Posted on October 02, 2006 in Washington Watch
With less than six weeks to go before November’s mid-term election, Democrats still appear to have the edge. Questions remain, however, as to whether that edge will be big enough to give Democrats control over one or both houses of Congress.
To win control, Democrats will have to take 15 house seats and/or six senate seats from the Republicans. A difficult but not impossible task, given that many of this years’ most competitive races feature vulnerable Republicans. Thirty of the nation’s most competitive Congressional races feature 27 vulnerable Republicans. And six of the seven most competitive senate races, likewise involve weak Republican incumbents. All of this makes it quite possible for the Democrats to take control of at least one house in November.
Just a few months ago, some analysts were predicting a possible Democratic romp on November 7. With the US President George W. Bush’s high unfavourable ratings and corruption problems plaguing a number of Republican congressional leaders, it appeared that Democrats might win a national mandate.
The Iraq war and the failed federal response to Katrina had shaken voter confidence in both the White House and the Republican leadership that had supported its policies. Many Democrats knew the situation would not remain static. Republican operatives had been public about their November gameplan. As in 2002 and 2004, Republicans declared their intention to focus this election on national security and their “war on terror”, confident that this issue would resonate with enough voters to erase the Democrat’s edge.
Because Democrats were unable to forge a consensus on alternatives to the Bush’s manifestly failed Middle East policy or domestic national security programmes, their response has been confused or muted. Afraid of being seen as “weak”, no clear Democratic approach emerged. Some Democratic strategists actually thought that they could simply let the president’s failings speak for themselves, allowing their candidates to ride the current of negative attitudes towards the president and his party. This and a combination of local concerns and other policy differences they believed would be enough to give their party a decisive victory.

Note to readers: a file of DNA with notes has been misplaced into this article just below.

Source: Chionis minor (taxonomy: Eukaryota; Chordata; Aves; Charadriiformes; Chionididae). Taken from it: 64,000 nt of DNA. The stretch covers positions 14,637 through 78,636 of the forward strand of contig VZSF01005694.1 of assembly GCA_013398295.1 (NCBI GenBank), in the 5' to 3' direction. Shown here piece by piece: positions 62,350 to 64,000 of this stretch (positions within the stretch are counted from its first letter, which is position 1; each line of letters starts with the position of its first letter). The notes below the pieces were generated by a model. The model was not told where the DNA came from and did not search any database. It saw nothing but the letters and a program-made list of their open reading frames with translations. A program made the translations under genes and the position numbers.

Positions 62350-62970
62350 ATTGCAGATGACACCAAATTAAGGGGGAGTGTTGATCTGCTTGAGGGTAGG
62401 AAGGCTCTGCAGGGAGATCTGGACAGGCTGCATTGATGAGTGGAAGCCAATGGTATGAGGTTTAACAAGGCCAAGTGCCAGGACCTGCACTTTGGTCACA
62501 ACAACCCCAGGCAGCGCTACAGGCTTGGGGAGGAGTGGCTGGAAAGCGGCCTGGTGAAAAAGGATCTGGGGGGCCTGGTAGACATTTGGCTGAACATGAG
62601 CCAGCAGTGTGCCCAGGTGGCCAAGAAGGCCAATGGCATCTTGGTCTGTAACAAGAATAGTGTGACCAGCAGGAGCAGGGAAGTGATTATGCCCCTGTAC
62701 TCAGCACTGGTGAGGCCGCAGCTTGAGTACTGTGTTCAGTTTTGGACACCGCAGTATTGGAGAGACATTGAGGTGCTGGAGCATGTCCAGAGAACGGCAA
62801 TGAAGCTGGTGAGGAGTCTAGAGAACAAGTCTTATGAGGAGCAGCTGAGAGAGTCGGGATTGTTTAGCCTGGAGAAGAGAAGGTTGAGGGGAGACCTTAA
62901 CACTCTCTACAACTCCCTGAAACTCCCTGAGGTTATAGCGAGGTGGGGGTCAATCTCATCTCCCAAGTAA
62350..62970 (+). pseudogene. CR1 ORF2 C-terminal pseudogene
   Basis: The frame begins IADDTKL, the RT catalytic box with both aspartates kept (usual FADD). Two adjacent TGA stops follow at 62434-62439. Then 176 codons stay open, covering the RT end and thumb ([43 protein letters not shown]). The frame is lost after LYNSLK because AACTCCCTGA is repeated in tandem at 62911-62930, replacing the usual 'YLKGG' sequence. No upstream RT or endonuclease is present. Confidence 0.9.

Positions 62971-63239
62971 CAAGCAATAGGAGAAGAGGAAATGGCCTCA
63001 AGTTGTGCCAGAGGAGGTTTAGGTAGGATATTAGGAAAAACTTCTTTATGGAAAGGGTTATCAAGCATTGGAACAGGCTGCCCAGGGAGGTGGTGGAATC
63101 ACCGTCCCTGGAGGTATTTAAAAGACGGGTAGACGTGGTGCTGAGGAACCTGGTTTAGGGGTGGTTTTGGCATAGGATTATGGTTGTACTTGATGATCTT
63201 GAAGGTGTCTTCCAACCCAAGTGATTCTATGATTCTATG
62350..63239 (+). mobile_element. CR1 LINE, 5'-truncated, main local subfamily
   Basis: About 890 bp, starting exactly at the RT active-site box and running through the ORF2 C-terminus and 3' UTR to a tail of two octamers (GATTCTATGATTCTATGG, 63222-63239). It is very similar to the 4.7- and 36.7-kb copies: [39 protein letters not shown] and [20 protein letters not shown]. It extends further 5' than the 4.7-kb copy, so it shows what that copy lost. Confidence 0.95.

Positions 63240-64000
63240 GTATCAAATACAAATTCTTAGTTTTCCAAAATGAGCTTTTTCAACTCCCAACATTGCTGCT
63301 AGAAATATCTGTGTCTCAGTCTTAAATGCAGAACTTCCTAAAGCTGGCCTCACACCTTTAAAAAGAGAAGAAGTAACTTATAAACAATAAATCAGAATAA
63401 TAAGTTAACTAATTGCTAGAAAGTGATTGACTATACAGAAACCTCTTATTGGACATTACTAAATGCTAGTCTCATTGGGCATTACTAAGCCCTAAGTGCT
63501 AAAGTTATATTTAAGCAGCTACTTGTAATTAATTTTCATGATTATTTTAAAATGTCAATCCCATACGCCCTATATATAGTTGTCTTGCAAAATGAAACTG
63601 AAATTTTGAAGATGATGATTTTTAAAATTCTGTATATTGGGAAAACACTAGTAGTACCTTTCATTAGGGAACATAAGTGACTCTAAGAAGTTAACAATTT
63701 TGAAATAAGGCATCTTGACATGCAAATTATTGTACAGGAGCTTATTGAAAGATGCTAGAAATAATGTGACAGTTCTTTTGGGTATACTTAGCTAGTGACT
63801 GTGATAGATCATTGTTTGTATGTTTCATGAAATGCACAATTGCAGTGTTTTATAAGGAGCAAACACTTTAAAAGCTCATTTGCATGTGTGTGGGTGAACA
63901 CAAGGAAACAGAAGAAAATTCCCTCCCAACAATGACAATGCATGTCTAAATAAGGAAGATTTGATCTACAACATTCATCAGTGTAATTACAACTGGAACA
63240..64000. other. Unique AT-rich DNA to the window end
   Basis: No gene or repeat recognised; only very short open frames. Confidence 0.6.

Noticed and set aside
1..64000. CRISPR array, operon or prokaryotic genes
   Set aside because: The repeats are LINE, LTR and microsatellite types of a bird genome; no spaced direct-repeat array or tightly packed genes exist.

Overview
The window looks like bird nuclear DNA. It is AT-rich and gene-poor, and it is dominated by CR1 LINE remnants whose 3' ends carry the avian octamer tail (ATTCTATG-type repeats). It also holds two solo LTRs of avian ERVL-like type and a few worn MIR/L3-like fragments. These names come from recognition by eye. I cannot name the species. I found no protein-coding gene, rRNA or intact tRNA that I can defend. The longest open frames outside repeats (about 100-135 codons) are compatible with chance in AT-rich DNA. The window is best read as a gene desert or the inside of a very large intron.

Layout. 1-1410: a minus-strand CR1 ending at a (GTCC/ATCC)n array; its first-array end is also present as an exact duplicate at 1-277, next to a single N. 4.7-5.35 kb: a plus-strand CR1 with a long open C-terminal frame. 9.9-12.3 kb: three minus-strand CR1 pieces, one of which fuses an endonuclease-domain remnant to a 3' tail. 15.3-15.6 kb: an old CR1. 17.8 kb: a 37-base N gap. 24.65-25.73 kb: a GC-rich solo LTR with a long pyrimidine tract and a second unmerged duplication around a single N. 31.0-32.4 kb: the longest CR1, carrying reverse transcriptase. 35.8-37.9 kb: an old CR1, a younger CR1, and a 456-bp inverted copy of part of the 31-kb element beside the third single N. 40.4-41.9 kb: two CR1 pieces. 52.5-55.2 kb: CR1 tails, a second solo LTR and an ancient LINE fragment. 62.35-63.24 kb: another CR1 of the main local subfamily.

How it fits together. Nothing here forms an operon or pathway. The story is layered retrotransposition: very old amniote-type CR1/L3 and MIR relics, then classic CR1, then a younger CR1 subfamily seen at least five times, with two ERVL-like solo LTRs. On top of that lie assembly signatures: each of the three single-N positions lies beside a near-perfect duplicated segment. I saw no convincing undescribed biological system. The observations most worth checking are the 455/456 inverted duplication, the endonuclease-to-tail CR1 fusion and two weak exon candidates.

With six weeks left, the climate has changed, For the past several weeks the White House has been on a national campaign to refocus the election on the war in Iraq and on terrorism. In a series of national addresses, Bush worked to frame those two issues as the national priorities. At the same time, the White House and Republicans were able to dominate the closing days of this session of Congress with debates on a controversial proposal to deal with “enemy combatants”.
As a result, Iraq and national security are once again front and centre with Republicans defining the issues and this has been to the administration’s advantage not because their performance on these issues has been so successful (as was demonstrated in the leaked national intelligence report that noted that the Iraq war was creating a greater terrorist threat) but because these are the issues that “fire up” Republican voters. Recent polling reflects this.
Bush’s overall approval ratings have only slightly increased, but his approval among Republican voters is now more solid that it has been in over a year and these are the voters that Republicans must get out to the polls in November.
Now it is true that most congressional races will be decided on the local level, where the personalities and policies of the individual candidates and regional peculiarities are decisive. Even a cursory glance at newspaper stories or campaign materials makes this clear. In one state it is immigration, in another it is the local economy. In one contest, the issues have become whether or not the candidate made racist comments in his youth (and still has those attitudes) while in another it is whether the challenger to a long-time incumbent “shares our values”.
Even looked at in this way, Democrats retain an edge. But many strategists feel that that edge would have been amplified if the party had been able to present the November election as a clear mandate on a failed administration. This opportunity to have a nationalised contest would have required a strong Democratic challenge to the president’s failed policies. This did not occur.
What is unclear at this point is whether or not a nationalised contest will still materialise. Is there enough anger at Republicans, enough dissatisfaction with the Bush presidency, that voters, on their own, decide to change direction? Although, it’s never a good idea to count on spontaneity to determine the outcome of an election, it may still occur with Republicans being out in a tidal wave of voter dissatisfaction. But, if this does in fact occur, it will be because voters figured it out on their own and are hoping that Democrats will make a difference.
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